Subscribe To The Notebook's Sam Shepard Is Dead At 73 Updates
In the realm of Hollywood stars, few have ever managed to match the accomplished and prolific nature of Sam Shepard. With a filmography dating all the way back to the 1970s, the private actor was known more for his lengthy list of achievements and his consistently stellar performances than anything in his personal life. Now is the time to shine a light on his many accomplishments, as we have officially learned that Sam Shepard died last week at the age of 73.
Sam Shepard passed away at his home in Kentucky on Thursday. The actor (arguably best known for his work in Black Hawk Down and The Notebook) had spent the last few years struggling privately with ALS, and he was reportedly surrounded by family at the time of his passing per People. Shepard is survived by his two sisters and three children -- two of whom he had during his longtime relationship with American Horror Story actress Jessica Lange. In keeping with Sam Shepard's typically withdrawn sensibilities, his family has requested privacy during this time of mourning, and they have thus far opted not to make his funeral arrangements public.
Sam Shepard was one of those rare silver screen personalities that only comes around a few times in a generation. Breaking onto the scene in the late 1970s in Terrence Malick's Days of Heaven, he earned an Academy Award nomination for his portrayal of Chuck Yeager in 1983's The Right Stuff, and he had no less than 68 credits to his name (big and small screen alike) at the time of his death. Even in the later years of his career, Shepard kept himself busy -- perhaps most notably in director Jeff Nichols' southern love letters Mud and Midnight Special. Starring in any one of those movies would be impressive, so that should give you a sense of the level that Shepard was working at before his death.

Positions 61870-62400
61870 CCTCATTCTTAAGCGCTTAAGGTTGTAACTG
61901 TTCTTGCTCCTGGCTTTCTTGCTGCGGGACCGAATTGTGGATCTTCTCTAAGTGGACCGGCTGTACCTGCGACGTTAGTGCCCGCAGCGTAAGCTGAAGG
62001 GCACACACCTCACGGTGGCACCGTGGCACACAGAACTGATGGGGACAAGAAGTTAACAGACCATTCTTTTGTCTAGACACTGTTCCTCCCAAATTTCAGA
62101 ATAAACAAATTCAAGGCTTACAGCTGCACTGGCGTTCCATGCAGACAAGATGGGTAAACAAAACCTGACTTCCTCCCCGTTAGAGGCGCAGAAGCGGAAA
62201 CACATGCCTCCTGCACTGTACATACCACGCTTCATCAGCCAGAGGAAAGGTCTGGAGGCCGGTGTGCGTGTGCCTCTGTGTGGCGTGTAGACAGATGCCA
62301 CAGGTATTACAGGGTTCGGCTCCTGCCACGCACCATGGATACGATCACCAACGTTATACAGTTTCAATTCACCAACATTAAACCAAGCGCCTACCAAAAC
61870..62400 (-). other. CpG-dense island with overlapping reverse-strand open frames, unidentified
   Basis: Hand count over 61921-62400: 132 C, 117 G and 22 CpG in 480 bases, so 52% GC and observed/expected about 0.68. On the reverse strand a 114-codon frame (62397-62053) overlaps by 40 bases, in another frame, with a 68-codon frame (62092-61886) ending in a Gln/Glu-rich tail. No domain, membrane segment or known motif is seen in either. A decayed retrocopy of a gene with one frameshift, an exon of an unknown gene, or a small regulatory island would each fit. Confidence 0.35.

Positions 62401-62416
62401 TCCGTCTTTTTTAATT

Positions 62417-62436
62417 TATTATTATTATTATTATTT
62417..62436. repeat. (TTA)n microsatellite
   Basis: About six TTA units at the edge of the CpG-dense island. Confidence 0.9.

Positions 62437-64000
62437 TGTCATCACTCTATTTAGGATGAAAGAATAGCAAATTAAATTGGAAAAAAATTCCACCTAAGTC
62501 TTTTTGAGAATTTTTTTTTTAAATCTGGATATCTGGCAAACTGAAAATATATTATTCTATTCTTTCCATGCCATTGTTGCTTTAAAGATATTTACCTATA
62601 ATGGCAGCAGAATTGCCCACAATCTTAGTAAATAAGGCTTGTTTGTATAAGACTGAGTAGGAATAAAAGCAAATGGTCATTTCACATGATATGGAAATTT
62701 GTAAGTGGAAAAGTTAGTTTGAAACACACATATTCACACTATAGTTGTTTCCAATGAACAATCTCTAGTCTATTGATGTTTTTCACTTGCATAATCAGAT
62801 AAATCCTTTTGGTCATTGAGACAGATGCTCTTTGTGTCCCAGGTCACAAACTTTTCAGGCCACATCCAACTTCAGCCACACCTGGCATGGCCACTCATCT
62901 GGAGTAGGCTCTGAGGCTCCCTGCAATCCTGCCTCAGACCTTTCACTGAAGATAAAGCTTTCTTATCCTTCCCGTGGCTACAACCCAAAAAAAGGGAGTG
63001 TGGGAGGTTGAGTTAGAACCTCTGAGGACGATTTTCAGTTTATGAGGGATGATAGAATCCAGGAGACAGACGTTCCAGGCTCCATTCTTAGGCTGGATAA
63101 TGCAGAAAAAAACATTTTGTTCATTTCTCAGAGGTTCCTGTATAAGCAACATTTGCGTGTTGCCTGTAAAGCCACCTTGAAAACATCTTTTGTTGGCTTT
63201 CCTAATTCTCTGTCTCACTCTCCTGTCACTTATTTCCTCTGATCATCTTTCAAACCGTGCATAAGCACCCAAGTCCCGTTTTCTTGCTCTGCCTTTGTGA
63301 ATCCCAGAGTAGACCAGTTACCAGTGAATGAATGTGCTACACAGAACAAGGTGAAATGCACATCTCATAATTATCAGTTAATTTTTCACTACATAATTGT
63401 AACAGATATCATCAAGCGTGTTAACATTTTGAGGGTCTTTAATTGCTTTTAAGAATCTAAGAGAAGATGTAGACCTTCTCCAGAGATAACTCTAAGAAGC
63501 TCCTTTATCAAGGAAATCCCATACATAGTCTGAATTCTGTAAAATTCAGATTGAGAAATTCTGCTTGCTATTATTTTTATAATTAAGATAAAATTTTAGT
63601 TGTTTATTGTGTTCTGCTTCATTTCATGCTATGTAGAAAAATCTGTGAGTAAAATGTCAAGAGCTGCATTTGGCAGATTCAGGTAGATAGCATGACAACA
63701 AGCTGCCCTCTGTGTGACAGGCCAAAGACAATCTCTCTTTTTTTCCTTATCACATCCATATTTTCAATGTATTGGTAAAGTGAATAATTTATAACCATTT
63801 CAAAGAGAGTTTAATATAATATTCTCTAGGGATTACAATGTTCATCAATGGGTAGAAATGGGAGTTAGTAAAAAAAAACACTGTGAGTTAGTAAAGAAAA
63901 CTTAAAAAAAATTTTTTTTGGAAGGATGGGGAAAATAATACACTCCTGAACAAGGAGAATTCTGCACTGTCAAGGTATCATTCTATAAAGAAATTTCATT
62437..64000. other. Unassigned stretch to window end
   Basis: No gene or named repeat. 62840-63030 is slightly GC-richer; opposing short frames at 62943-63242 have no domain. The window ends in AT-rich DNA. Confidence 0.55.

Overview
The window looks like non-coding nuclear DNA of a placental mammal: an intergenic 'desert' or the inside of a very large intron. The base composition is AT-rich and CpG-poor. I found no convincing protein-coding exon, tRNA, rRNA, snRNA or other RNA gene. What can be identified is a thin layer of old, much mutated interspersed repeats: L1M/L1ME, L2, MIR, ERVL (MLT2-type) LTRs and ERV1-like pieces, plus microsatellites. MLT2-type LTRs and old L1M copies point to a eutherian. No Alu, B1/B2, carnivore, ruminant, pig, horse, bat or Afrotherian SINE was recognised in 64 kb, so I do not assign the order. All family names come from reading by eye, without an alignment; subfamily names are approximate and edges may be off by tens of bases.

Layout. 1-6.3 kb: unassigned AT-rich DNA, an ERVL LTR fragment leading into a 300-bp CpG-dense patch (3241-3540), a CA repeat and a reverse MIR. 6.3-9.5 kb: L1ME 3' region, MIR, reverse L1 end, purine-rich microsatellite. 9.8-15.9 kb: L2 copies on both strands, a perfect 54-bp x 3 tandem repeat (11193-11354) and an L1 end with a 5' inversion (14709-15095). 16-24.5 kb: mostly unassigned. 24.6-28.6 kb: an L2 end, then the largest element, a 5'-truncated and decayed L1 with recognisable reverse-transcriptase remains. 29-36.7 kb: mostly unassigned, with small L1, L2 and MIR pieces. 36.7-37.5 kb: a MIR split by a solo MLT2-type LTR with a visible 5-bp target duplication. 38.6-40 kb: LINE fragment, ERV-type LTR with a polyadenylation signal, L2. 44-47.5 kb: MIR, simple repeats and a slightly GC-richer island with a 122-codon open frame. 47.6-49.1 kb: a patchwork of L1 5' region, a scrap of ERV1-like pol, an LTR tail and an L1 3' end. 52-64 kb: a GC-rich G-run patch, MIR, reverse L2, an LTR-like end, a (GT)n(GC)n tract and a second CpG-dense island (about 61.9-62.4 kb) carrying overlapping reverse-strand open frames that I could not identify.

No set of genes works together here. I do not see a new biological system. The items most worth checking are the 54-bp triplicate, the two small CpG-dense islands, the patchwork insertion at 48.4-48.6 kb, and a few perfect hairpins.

Moving away from his exploits as a film actor, Sam Shepard kept busy with a number of other creative endeavors. Beyond his work on the silver screen, Shepard was also known for his stage acting, as well as his writing. In the realm of recognizable achievements, he was nominated for two Tony awards over the course of his career, in addition to an Emmy nomination and a Golden Globe nomination in 1999 for his work on Dash and Lily. Moreover, Shepard earned a Pulitzer Prize for his work on his original play Buried Alive in 1979.
It is with a heavy heart that we bid farewell to this acting icon, but we must also take the time to celebrate his lengthy list of accomplishments -- both on and off of the screen. R.I.P., Mr. Shepard. Now, if you will excuse me, I am going to put on my copy of The Notebook in honor of this legendary thespian.